Surgery for a watery eye (Lacrimal surgery)
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This leaflet explains the options of treatment for a watery eye or one that becomes constantly sticky due to blockage of the tear drainage system (lacrimal system).
The tear drainage system of the eye starts with two small holes along the edges of the inner part of the upper and lower eyelids. It then continues into a sac along the side of the nose and finally opens up further down towards the back of the nose. Blockage can occur anywhere along this system. In some cases, there may not be an actual blockage of the tear duct but the eye waters because the normal pumping action of the duct is not very effective (functional block).
What can be done to help this?
Your symptoms may only be improved by an operation.
Is an operation my only choice?
If you do not have an operation, the symptoms of watery eye tend to persist but there is no danger to your eye or vision.
If I decide to have an operation will I need to stay in hospital?
Most patients are able to go home the same evening after surgery . Occasionally, patients may have to stay in overnight.
Is an anaesthetic required?
A general anaesthetic is usually required. In exceptional cases (e.g. when the risk of a general anaesthetic is deemed too high), the operation can be done under local anaesthetic.
What happens during the operation or procedure?
There are two main approaches to lacrimal surgery. These are external (external dacryocystostomy) or via the nose (endonasal dacryocystostomy). The technique which is performed via the nose may be surgical or with a laser. There may be slight variations in the procedure and success rates depending on the position of the tear duct blockage. Both external and endonasal DCR surgery involves opening up the tear sac and adjacent bone so that there is a direct connection between the sac and the inside of the nose (upper end) bypassing the blockage in the tear drainage system.
External DCR involves making a cut in the skin along the side of the nose whilst endonasal DCR (the procedure through the nose) does not require this and involves the expertise of an Ear, Nose and Throat Surgeon and an Eye Surgeon. Silicone tubes are usually inserted through the surgical opening to stop it from closing. One end of the loop will be visible in the corner of the eye whilst the other end will be inside the nose. This tubing is usually removed 3 months after surgery.
* Removal of this tubing is a simple procedure and is done in the outpatient clinic with only mild discomfort felt.
What are the risks and benefits of these operations/procedures?
The success rates for this surgery vary from 50 to 96% depending on where the blockage is. The success rate improves when the obstruction is closer to the nose and gets less when it is present nearer the eyelid or is a functional block. With functional blocks there is a 25% chance of making the watering worse.
Possible post-operative complications include:-
• infection (8%)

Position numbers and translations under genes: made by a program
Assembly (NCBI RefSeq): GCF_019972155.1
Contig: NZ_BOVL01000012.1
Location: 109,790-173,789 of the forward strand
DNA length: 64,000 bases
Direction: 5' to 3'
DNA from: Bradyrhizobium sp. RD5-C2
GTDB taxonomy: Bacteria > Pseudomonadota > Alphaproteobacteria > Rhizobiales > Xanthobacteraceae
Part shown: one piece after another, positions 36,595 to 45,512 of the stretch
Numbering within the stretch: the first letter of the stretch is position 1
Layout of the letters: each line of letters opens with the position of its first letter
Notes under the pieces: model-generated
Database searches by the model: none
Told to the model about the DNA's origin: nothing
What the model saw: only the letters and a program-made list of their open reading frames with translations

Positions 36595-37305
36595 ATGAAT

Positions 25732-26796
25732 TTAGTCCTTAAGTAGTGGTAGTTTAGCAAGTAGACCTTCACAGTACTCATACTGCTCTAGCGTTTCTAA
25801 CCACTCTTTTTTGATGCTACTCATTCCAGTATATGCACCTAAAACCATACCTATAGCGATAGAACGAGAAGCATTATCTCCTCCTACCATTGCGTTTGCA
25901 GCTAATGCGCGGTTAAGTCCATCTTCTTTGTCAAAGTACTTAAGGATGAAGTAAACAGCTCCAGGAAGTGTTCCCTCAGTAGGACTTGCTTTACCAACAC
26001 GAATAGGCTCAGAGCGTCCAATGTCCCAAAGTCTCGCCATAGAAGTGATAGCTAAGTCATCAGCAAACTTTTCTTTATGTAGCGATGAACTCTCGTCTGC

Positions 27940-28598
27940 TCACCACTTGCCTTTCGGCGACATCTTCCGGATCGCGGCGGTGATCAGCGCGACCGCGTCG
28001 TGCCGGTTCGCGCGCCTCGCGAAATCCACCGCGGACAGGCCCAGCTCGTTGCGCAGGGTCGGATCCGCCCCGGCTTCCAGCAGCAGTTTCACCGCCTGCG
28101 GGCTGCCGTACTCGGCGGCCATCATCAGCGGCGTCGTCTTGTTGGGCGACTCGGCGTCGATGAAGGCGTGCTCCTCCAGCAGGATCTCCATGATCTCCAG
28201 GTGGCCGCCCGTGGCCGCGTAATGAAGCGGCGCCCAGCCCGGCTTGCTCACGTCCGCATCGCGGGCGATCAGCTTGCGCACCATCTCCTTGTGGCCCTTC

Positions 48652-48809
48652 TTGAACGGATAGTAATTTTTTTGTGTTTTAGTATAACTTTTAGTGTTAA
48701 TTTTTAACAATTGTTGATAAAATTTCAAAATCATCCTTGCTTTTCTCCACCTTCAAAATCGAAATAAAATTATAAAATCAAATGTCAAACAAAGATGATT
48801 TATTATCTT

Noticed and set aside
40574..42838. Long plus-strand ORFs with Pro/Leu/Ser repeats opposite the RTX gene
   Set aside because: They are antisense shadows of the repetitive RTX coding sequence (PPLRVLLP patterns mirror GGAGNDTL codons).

• wound scarring or numbness (20%)
These complications are rarely serious but do require management. Infection and bleeding can usually be treated effectively. Skin numbness also tends to improve with time. Very rarely, one can get more serious problems like double vision or loss of vision.
Success rates for this approach range from 54% to 93% depending on the level of obstruction as for external DCR rates and also whether the blockage is functional. Possible complications from surgery include bleeding and air being trapped under the skin (orbital emphysema). Again these are not very serious and can settle spontaneously or be treated. Double vision and loss of vision can very rarely occur.
Congenital lacrimal obstruction
Blockage of the tear drainage system can occur in children because it has not developed normally from birth (congenital blockage). This type of blockage usually has a very good outcome as 96% of cases resolve naturally by the age of 12 months. Of those that do not resolve, the drainage system can be examined and possibly unblocked by passing a narrow instrument into the duct. This is done under general anaesthetic and there is no cutting of skin. Success rates for probing correlates inversely with increasing age:
|Age||Success Rate Percentage|
Possible complications include bleeding (20%), local trauma to the drainage system resulting in scarring, and the creation of additional false passages, all of which may make the watering worse. These problems can usually be rectified but may require additional procedures.
How will I feel after the operation?
You will be given pain relief whilst in hospital and on discharge will be given a prescription for pain relief to be taken at home if required.
When you are discharged you will be given an appointment to attend as an outpatient 2 weeks after your operation. Following this appointment, you will be reviewed at 3 months and again at 6 months.
Useful contact numbers
Ophthalmology Outpatients Reception 01908 660033 Ext 2829
References can be supplied for the information contained within this information leaflet if required.